East China Sea: China reacts badly to Japan’s move to double military spending

An aircraft carrier battle group is engaged in one of China’s most powerful displays of gunboat diplomacy yet, launching combat aircraft off Japan just days after Tokyo declared Beijing a “strategic challenge”.

The powerful force, including the training carrier People’s Liberation Army Navy (PLAN) Liaoning, three guided missile cruisers and two modern destroyers, is being supported by two large, modern replenishment and resupply ships. This has analysts watching their movements closely.

One task group, centred on the Liaoning, was spotted in the East China Sea on Thursday. It passed through the narrow strait between the Japanese Miyako Islands and Okinawa Island and into the Pacific on Friday.

This was the same day Tokyo abandoned its post-World War II policy of limiting the size and capabilities of its defence force.

“The strategic challenge posed by China is the biggest Japan has ever faced,” Tokyo’s new National Security Strategy review declared.

With the Japanese destroyer Kirisame watching, Liaoning began launching its aircraft 250km off Oki Daito Island, southeast of Okinawa. While tiny compared to its US counterparts, it nevertheless gives Beijing a potent military power projection ability that its neighbours don’t.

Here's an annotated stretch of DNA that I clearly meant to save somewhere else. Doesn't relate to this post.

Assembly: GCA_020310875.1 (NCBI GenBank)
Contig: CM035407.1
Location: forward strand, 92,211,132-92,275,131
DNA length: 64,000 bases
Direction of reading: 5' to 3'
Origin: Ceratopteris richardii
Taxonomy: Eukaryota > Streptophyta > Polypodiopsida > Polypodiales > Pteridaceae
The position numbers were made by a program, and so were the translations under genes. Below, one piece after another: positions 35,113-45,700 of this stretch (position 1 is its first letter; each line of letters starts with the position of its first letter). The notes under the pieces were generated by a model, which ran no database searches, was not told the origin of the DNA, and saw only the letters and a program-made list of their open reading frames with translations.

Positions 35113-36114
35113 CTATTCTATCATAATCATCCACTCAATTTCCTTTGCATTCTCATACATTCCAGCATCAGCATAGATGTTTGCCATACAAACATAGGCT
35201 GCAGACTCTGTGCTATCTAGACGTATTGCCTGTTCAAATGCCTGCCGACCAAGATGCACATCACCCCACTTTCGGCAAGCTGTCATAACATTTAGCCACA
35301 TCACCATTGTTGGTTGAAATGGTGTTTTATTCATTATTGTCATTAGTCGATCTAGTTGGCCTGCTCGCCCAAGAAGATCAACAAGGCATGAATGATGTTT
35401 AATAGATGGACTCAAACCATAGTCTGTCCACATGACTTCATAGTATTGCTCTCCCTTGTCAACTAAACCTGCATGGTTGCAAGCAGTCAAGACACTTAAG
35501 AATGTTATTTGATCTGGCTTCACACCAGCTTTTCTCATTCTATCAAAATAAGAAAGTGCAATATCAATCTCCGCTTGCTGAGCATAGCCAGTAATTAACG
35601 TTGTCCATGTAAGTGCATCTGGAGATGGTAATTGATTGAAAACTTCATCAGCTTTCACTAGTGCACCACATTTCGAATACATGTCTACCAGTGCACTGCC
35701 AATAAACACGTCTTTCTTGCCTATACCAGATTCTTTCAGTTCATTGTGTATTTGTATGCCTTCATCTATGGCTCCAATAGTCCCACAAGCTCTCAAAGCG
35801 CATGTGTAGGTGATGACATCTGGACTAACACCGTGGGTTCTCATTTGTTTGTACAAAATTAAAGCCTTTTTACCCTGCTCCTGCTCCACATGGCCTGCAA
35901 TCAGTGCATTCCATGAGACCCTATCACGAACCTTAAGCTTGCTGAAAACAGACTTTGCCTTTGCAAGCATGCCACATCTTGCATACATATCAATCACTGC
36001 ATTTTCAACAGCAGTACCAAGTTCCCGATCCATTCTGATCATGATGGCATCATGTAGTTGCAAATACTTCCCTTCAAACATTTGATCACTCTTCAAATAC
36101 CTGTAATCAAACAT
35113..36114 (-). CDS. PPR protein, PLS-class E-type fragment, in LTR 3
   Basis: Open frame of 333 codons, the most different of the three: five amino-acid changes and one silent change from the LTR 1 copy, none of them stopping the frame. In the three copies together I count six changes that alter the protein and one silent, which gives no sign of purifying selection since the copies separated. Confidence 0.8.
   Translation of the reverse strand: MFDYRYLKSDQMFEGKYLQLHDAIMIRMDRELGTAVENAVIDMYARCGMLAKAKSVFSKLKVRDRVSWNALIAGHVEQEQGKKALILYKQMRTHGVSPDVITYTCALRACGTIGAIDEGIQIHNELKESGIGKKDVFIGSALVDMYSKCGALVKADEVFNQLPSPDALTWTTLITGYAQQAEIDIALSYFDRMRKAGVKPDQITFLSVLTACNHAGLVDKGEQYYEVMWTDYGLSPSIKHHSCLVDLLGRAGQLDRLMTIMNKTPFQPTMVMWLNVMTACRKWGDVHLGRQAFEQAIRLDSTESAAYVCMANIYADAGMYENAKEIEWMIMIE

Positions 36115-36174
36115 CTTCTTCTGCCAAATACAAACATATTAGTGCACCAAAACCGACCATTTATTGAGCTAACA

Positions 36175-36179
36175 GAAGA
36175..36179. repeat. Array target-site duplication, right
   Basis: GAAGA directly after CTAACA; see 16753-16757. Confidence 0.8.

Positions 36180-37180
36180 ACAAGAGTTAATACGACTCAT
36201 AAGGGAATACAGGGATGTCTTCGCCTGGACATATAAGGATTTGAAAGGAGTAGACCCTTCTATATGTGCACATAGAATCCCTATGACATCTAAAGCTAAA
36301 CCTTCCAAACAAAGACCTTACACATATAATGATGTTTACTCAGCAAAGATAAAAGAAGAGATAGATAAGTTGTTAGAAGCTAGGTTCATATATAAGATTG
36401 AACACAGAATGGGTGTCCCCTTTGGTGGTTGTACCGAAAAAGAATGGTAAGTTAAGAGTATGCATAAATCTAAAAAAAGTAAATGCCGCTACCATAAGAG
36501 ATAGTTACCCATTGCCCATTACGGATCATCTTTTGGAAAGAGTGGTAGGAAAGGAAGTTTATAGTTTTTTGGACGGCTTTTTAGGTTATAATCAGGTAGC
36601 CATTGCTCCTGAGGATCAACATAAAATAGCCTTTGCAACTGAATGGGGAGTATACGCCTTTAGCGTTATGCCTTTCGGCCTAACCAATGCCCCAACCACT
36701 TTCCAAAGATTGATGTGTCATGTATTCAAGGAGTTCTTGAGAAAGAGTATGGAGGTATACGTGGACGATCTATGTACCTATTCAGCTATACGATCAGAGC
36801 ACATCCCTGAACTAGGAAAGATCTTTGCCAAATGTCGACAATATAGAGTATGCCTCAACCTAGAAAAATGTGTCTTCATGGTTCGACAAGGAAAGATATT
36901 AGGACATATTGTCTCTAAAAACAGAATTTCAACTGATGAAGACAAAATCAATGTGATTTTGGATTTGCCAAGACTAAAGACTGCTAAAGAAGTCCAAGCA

But the presence of three modern Type 055 cruisers makes this such a formidable force. The 13,000-ton warships are more heavily armed than any guided-missile-carrying warship in the West.

And the presence of supply and replenishment ships means the entire force can venture deep into the Pacific for extended periods.

Pushback posturing

Chinese state-controlled media reports the carrier battle group will engage in a series of “realistic combat-oriented exercises”. These enhance its “capabilities in safeguarding national sovereignty, territorial integrity and development interests”.

But its timing also makes it an exercise in gunboat diplomacy.

Japan has set aside a spending cap that limited funding of its defence forces to just 1 per cent of gross domestic product (GDP). It’s now targeting a 2 per cent figure, similar to that set as a nominal benchmark in Europe and Australia.

That will give the Japanese Self Defence Force (JSDF) the third-largest funding pool behind China and the United States.